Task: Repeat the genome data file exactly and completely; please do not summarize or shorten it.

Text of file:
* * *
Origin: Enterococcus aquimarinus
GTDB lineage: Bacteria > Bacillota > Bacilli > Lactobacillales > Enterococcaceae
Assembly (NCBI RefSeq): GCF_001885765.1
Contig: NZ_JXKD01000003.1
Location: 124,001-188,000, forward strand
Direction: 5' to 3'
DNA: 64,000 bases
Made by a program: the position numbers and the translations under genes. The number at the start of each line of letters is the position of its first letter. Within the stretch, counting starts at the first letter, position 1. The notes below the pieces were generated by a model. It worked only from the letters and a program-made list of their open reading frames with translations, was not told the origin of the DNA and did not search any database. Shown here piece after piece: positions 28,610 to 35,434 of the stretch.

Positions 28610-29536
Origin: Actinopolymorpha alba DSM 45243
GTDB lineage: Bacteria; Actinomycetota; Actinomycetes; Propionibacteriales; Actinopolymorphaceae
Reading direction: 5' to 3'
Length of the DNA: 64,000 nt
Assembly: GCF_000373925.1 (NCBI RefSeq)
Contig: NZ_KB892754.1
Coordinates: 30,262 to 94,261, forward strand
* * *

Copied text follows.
Origin: Enterococcus aquimarinus
GTDB lineage: Bacteria > Bacillota > Bacilli > Lactobacillales > Enterococcaceae
Assembly (NCBI RefSeq): GCF_001885765.1
Contig: NZ_JXKD01000003.1
Location: 124,001-188,000, forward strand
Direction: 5' to 3'
DNA: 64,000 bases
Made by a program: the position numbers and the translations under genes. The number at the start of each line of letters is the position of its first letter. Within the stretch, counting starts at the first letter, position 1. The notes below the pieces were generated by a model. It worked only from the letters and a program-made list of their open reading frames with translations, was not told the origin of the DNA and did not search any database. Shown here piece after piece: positions 28,610 to 35,434 of the stretch.

Positions 28610-29536
Origin: Actinopolymorpha alba DSM 45243
GTDB lineage: Bacteria; Actinomycetota; Actinomycetes; Propionibacteriales; Actinopolymorphaceae
Reading direction: 5' to 3'
Length of the DNA: 64,000 nt
Assembly: GCF_000373925.1 (NCBI RefSeq)
Contig: NZ_KB892754.1
Coordinates: 30,262 to 94,261, forward strand